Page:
Help Protect Seniors from Scams

Updated February 27, 2021
Two seniors with laptops

Scammers often target seniors

While people of all ages can and do fall for scams, scammers often target seniors.  Scammers know that many seniors have money to spend and are from an older generation that trust others and are polite to strangers. If you have older relatives or loved ones, they may not be as cautious or savvy when it comes to scams.  Here are a few ways you can help protect them and other vulnerable loved ones from getting scammed.

  • Knowledge is power. According to the AARP, people who know about a particular scam are 80 percent less likely to engage with it, and if they do engage, they’re 40 percent less likely to lose money from it. So help spread awareness! Share interesting articles and social media posts (from trusted sources, of course) about prevalent scams with your family—it’s a good way to share information and talk about scams in general, without putting anyone on the spot.
  • If your senior family members are on Facebook, encourage them to follow trusted organizations that provide information about scams and other forms of elder abuse. A great local Facebook page to follow is Placer PROTECT, run by Placer County’s multi-disciplinary elder abuse task force.

  • If they use email, encourage them to sign up for fraud alerts from the Federal Trade Organization (FTC). The FTC’s scam alert website is a fantastic resource for people of all ages. It offers many well-written articles about current scams, and an easy-to-use portal to report fraud. Check it out at the FTC Consumer scam-alerts page.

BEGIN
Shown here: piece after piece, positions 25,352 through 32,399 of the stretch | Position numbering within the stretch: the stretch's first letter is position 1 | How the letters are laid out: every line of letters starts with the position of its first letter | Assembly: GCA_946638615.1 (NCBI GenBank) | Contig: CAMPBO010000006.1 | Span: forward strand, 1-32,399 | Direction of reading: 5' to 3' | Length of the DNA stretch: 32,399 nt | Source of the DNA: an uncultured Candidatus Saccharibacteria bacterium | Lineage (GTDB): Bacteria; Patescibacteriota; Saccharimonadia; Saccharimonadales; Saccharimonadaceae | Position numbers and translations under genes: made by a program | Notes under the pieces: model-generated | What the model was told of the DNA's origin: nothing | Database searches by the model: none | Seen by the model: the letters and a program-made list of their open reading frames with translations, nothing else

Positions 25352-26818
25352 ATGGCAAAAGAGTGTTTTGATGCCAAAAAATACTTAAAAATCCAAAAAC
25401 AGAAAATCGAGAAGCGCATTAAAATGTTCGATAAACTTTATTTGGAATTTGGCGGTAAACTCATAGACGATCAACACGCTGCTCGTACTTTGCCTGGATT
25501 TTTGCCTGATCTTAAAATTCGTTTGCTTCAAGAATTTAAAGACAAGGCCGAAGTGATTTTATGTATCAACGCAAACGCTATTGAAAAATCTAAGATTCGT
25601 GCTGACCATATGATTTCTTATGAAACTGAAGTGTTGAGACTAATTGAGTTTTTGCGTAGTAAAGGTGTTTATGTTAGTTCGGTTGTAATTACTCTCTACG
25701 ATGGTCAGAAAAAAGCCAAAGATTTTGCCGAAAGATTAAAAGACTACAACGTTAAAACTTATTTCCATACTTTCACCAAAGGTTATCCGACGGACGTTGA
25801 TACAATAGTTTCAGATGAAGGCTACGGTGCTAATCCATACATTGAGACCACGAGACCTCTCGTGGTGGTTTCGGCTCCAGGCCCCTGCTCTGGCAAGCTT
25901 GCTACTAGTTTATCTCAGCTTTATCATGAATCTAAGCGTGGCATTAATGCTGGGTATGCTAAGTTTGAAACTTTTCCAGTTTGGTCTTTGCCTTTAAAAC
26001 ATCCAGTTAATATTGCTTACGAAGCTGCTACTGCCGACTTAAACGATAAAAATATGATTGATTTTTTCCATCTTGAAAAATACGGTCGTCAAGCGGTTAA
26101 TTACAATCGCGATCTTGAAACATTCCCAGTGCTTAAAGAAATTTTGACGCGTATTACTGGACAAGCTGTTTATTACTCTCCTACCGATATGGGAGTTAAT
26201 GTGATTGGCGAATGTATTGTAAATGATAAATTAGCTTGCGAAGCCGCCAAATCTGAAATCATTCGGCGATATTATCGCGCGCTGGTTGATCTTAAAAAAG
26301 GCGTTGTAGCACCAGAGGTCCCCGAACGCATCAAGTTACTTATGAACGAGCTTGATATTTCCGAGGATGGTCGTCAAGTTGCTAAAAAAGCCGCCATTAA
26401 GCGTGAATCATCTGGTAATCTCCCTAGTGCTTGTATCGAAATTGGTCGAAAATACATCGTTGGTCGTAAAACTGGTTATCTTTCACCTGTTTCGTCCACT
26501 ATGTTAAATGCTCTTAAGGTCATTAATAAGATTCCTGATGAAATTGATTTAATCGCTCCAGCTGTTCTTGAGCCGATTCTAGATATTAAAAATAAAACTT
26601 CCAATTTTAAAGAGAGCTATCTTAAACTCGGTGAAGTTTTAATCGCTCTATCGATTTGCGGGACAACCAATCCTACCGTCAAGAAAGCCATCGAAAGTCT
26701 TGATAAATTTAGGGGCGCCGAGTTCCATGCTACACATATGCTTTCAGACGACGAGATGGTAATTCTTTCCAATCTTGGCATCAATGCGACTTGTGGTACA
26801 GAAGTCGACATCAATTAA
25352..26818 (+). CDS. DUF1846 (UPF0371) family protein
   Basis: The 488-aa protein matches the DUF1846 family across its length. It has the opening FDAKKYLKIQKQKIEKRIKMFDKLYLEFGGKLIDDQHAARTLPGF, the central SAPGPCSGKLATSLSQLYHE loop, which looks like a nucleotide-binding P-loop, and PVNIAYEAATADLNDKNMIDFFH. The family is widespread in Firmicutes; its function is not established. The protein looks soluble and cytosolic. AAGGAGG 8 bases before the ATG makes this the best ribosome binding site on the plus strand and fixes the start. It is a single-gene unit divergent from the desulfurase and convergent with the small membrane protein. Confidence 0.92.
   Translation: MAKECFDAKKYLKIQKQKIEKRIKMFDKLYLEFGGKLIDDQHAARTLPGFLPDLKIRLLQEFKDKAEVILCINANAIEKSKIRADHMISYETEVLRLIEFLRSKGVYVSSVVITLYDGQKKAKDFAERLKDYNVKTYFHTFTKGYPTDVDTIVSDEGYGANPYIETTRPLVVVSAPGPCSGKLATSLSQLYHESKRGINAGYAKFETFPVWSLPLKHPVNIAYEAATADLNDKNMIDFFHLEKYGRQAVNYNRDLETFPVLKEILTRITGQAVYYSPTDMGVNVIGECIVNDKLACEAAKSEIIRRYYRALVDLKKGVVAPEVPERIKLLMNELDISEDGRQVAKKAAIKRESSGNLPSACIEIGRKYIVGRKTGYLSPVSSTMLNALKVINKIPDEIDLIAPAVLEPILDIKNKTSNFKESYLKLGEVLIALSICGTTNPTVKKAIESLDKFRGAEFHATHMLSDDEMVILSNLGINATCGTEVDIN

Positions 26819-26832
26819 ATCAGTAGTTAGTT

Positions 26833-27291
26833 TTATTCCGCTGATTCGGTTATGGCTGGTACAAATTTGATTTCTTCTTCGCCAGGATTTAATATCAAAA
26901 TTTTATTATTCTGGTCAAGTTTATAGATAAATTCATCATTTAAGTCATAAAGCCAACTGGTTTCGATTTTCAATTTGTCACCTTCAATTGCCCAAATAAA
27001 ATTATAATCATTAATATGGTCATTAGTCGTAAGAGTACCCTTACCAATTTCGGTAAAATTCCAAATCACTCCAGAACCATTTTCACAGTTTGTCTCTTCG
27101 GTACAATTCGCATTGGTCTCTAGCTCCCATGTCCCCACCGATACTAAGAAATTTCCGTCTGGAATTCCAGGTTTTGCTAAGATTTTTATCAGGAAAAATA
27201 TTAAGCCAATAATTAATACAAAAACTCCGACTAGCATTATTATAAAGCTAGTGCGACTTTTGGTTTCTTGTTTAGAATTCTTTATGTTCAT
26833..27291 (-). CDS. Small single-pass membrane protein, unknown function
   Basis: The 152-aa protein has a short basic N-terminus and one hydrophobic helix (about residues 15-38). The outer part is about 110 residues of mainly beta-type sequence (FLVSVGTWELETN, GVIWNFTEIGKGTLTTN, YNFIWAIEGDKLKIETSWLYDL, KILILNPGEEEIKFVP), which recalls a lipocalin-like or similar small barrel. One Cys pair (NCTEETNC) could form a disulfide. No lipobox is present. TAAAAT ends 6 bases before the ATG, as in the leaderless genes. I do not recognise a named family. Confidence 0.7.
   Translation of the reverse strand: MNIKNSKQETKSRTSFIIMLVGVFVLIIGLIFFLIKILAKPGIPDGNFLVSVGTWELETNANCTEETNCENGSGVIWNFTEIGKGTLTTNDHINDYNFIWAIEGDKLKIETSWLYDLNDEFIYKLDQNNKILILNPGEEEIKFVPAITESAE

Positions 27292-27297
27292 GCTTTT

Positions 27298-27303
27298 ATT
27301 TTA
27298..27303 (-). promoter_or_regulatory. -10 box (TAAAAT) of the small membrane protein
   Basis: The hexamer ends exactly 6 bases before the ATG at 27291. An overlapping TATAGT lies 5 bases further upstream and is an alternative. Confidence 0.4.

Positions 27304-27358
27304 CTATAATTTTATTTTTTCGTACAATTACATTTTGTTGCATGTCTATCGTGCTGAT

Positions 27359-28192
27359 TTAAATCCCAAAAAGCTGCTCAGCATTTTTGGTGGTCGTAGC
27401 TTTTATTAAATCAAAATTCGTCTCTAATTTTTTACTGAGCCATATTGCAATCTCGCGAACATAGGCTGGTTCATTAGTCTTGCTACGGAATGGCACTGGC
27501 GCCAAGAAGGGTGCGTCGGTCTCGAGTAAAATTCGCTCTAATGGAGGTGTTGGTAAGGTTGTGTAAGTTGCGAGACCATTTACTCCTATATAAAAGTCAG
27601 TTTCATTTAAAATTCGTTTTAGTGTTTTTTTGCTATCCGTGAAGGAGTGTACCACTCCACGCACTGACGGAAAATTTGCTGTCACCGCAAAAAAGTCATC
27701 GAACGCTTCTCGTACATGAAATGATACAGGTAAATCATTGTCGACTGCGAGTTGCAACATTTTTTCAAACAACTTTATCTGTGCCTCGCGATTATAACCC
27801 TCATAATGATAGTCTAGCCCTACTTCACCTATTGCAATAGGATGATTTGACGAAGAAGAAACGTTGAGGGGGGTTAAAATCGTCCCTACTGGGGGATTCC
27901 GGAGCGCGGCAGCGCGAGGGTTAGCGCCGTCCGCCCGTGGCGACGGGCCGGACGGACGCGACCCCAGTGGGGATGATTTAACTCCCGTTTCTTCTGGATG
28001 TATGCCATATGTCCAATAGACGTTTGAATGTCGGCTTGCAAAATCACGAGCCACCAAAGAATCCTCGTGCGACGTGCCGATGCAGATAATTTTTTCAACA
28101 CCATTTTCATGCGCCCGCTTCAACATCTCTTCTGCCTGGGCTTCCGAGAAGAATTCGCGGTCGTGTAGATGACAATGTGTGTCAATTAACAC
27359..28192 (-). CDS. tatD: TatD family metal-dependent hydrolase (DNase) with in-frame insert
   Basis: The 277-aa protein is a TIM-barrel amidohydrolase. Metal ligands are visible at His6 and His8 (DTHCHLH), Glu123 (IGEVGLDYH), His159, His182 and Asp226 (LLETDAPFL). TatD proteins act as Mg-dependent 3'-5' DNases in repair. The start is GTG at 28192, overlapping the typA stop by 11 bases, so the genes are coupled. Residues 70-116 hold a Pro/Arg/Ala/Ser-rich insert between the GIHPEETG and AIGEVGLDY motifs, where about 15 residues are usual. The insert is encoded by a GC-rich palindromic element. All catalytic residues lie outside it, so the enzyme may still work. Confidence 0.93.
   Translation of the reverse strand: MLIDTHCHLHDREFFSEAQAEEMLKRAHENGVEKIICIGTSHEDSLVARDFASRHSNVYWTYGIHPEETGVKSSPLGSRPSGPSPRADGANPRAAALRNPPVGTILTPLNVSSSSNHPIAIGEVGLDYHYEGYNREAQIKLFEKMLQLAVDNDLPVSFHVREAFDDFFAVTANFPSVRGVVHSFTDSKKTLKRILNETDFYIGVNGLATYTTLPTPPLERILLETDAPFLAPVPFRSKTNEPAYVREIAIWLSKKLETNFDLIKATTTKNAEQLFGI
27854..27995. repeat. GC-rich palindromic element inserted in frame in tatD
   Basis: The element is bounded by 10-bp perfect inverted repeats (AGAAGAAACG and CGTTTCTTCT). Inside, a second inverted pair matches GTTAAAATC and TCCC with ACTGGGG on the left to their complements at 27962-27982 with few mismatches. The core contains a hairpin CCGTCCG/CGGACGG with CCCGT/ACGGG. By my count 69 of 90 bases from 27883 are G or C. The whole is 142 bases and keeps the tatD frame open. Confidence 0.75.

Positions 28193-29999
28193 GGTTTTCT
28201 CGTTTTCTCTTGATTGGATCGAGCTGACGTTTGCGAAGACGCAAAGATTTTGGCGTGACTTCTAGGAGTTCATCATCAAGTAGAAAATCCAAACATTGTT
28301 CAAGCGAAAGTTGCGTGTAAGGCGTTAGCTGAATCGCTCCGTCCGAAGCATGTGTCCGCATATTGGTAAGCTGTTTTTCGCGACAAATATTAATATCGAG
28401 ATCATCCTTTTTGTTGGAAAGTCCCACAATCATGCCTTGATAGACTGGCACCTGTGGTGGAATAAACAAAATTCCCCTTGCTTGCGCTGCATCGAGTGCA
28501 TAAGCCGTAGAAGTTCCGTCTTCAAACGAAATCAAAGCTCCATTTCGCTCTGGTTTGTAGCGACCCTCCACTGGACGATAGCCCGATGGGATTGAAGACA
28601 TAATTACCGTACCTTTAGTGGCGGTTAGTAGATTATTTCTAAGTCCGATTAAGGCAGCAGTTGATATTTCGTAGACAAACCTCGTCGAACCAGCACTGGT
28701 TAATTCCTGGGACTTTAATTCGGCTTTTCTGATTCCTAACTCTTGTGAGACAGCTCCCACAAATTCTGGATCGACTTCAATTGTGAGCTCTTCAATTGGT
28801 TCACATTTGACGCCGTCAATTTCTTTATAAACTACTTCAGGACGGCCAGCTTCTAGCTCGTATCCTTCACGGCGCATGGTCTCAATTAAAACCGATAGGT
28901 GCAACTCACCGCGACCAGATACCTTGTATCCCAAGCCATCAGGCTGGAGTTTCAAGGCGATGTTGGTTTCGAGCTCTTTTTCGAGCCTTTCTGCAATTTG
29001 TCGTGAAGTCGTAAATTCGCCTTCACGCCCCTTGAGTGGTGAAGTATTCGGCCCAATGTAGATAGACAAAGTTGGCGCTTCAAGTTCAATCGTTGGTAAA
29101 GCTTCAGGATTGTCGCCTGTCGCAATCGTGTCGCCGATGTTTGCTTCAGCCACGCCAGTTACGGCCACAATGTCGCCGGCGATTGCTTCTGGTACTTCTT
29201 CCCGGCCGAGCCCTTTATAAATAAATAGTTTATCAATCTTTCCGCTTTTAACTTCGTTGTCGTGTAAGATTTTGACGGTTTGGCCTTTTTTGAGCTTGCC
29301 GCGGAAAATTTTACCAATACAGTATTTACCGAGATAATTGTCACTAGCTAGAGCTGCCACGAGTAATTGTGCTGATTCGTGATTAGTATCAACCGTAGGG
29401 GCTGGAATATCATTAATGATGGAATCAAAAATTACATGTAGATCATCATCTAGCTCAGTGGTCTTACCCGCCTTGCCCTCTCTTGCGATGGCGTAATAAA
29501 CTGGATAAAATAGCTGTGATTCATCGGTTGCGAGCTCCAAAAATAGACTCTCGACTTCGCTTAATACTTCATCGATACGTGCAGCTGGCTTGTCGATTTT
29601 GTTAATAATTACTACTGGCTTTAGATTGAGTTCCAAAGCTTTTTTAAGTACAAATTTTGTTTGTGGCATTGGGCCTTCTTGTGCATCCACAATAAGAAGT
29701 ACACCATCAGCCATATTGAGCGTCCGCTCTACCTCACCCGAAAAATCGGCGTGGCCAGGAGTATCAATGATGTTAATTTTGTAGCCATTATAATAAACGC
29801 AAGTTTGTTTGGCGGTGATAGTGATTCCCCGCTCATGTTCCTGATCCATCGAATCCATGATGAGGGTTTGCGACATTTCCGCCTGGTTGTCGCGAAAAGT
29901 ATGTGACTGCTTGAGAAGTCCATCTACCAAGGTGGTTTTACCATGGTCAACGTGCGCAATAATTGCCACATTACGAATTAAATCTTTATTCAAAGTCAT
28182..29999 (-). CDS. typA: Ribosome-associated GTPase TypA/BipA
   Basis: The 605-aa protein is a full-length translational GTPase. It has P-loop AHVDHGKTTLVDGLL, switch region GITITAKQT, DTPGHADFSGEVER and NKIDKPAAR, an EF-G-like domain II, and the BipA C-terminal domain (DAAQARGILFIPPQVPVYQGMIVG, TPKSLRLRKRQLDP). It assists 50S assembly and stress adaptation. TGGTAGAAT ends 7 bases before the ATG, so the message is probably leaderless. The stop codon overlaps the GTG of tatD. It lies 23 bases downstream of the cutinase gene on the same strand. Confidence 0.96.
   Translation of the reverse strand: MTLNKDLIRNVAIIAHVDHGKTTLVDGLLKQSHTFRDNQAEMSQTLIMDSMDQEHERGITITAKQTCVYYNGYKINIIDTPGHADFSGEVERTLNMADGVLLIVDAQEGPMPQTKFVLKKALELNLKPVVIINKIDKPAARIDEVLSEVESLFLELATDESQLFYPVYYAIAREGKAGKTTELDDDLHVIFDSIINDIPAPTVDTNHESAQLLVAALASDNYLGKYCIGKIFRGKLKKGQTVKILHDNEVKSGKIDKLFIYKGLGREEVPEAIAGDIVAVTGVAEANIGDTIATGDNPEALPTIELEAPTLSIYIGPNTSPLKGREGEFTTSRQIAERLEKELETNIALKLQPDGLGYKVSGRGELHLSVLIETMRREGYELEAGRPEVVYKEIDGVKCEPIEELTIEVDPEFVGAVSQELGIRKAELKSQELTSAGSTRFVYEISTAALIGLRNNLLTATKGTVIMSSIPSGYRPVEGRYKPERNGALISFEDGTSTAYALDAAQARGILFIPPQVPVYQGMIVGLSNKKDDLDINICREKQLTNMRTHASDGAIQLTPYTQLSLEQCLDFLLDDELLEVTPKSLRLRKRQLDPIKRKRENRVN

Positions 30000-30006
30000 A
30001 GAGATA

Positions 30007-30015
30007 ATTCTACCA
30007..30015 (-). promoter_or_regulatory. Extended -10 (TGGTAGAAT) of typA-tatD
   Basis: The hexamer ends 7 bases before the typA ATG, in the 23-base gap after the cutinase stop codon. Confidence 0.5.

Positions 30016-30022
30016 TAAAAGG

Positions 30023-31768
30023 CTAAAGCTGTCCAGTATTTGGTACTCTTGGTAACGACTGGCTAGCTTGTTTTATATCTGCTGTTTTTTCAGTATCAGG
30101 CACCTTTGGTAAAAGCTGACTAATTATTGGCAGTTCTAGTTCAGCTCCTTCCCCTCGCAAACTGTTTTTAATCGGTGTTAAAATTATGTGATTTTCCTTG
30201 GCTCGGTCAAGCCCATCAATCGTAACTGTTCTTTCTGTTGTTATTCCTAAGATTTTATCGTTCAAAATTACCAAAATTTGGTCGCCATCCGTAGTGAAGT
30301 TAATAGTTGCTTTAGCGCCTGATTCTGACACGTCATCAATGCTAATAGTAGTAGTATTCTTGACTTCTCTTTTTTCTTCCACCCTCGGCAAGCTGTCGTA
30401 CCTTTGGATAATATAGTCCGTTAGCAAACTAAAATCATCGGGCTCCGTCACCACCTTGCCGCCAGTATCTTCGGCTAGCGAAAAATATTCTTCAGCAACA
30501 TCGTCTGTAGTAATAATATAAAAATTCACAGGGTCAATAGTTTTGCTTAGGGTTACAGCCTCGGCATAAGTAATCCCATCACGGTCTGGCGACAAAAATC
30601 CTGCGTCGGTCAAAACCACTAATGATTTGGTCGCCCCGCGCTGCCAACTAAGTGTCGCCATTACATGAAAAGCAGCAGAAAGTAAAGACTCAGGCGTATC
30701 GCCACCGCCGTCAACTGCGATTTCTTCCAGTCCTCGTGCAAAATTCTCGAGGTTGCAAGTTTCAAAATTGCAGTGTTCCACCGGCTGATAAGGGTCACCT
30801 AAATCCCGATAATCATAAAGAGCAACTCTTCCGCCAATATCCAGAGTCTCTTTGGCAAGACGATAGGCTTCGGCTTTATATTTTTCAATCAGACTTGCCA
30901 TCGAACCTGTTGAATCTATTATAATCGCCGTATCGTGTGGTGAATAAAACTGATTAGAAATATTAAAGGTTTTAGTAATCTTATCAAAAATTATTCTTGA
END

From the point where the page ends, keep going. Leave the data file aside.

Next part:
• If you’re the techie in the family, help the rest keep their technology up to date. Ask family members if they need help upgrading their mobile phones and computers with the latest versions of operating system software—most updates contain important security patches. Encourage them to use good virus-protection software. If they have a wireless router, make sure it’s set up well with good security and privacy controls in place.

  • Push the use of caller-id. Help enter family, friends and frequent business contacts into their phone contact list, and suggest they only answer calls from people they know. Remind them that it’s OK to let an unknown caller go to voice mail--legitimate callers will leave a message and a call-back number.
    Senior man feeling lonely and isolated
  • Many scam victims feel lonely and isolated, and embarrassed to admit they’ve been scammed. Stay in close touch with loved ones, keep the lines of communication open and keep an eye out for red flags. If you find out they’ve been scammed, let them know it’s nothing to be ashamed of—it happens to many people, and it’s the criminals who ought to be ashamed. Help them slam the door on the scammers and report it.

For more fraud prevention information and resources for seniors and caregivers, visit the AARP’s Fraud Watch Network at the AARP Scam-fraud page.

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